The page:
5 - The French are far more pro-business than one usually thinks

Public trust in private businesses has progressed and its role in helping the public sector deal with the pandemic and preserve employment has been widely acknowledged. Trust in big businesses, traditionally less positively viewed than small businesses, grew from 34% before the pandemic to 50% in 2020 and remained at 49% in 2021.

6 - Just like all other nations, the French have spent more time at home, and this has changed their priorities

Sales of home appliances grew 30% in the first quarter of 2021. Home cooking, home entertainment, gardening, and home fixing, but also outdoor activities around barbecues and motorhomes…all of these have traditionally been popular pastimes. The pandemic only increased their popularity.

7 - Home cooking remains a key component of French culture and lifestyle

French home-cooks are increasingly keen on combining recipes rooted in a long family and regional heritage with healthier ingredient and of thus allying indulgence with well-being. "Food Hacks" are hence extremely popular on social media, just like cooking contests are in TV prime times.  Preserving taste while reducing fat and sugar, or even substituting vegetal for animal protein, are among the key challenges addressed by these hackers and the many tutorials (“tutos” in French). Best-selling recipe books are being published by those influencers and they now play an essential role in the marketing of food products. The most salient trend of the past two years has been the rise of batch cooking (search for this term was up 38-% in Google).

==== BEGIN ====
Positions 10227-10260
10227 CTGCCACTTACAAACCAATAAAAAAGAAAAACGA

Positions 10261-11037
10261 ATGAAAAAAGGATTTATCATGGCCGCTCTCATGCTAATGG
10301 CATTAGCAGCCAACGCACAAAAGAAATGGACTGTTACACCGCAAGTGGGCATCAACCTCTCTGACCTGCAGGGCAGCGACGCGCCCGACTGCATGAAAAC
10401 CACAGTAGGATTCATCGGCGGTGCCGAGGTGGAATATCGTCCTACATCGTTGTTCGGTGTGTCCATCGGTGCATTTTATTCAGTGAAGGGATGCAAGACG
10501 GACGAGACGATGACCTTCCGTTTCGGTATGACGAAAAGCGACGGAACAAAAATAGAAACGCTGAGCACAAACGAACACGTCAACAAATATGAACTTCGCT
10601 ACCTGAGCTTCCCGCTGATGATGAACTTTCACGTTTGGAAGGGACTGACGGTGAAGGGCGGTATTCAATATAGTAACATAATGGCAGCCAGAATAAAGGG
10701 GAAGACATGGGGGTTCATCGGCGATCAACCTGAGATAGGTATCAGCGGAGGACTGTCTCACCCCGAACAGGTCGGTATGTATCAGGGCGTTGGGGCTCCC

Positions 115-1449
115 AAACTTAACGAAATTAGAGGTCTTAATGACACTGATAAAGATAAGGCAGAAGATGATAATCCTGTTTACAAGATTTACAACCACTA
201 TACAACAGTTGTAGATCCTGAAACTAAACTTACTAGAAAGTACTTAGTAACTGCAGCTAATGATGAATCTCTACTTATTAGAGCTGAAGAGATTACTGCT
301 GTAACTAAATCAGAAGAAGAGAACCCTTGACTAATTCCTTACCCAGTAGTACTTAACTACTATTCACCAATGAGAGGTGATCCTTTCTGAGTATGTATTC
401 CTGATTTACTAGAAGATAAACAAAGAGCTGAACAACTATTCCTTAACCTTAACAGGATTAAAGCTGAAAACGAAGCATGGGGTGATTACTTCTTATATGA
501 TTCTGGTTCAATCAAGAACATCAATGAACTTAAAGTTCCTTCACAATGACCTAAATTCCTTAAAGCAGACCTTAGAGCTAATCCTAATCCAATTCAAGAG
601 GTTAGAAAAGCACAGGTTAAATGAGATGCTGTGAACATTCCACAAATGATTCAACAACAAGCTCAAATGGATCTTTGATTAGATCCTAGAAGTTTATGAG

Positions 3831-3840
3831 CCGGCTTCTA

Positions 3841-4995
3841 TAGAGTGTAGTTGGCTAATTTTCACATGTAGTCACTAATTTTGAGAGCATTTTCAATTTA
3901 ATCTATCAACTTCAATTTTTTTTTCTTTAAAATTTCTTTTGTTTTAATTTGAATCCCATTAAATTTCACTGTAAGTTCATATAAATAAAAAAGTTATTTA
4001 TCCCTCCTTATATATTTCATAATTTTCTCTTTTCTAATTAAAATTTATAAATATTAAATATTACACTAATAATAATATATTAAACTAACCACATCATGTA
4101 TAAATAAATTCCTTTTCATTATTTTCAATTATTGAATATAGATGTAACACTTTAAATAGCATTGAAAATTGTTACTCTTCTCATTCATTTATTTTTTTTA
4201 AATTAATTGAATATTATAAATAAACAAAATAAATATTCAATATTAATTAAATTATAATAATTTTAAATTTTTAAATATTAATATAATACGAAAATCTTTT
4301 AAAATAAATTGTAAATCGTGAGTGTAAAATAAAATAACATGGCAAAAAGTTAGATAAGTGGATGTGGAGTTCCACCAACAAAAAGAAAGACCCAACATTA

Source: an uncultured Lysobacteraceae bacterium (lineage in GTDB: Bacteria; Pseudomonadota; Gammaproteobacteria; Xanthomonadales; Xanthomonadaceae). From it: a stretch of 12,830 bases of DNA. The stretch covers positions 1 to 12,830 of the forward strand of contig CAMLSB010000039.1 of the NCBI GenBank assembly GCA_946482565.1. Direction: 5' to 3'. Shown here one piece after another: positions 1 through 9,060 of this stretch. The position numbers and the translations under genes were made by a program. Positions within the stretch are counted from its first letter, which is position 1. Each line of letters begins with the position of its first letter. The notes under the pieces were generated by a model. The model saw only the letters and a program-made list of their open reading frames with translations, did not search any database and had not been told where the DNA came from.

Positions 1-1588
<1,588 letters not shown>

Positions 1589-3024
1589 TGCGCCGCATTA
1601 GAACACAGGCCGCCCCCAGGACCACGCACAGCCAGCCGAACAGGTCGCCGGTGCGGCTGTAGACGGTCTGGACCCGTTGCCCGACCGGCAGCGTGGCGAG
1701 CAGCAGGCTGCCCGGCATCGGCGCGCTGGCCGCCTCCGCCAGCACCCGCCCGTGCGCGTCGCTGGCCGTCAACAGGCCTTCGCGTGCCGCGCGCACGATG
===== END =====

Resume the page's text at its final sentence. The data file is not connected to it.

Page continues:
8 - The French like their pills

Medical drug consumption levels in France are high and preventive healthcare is underdeveloped. This excessive reliance on curative medicine probably helps to explain the speed with which France was hit by the first waves of the pandemic. Just like anywhere else, telemedicine progressed in the wake of the pandemic and is certainly here to stay. Digital platforms used to schedule medical appointments and attend virtual consultations have also changed habits in depth as well as simplified and rationalized patients’ access to general practitioners. The reform of hospitals, potentially a major issue of the next presidency, didn’t follow apace but catastrophic predictions were fortunately not realised.

9 - French car sales are plummeting

New vehicle registrations are 16 percentage points down in January-February 2022 when compared with 12 months ago. Used car sales have hit record levels (in terms of price and volume) in 2021, but 2022 already seems to be poised to be a bad year for both the new and used car market. Many factors converge to explain the current slump: a shortage of microchips, automakers strategy shift from volumes to margins, the lack of charging stations, etc. One thing at least seems certain: a radical change in consumer preferences and lifestyles is not in prospect: 75% of French workers still use their cars to communte every day and the rising popularity of cycling is mostly limited to major urban centres and only affects individual mobility and not family trips.

10 - Gaming is extremely popular within French grownups

60% of French people played video game in 2020, while France is home to major companies like Ubisoft. Video games no longer are the preserve of kids and teenagers, and their social function has considerably changed in the past two decades. They are today as much a medium of communication as they are a medium of entertainment and they can contribute to fighting social isolation as well as providing a new touchpoint between brands and consumers.

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The author(s)

  • Yves Bardon Ipsos, France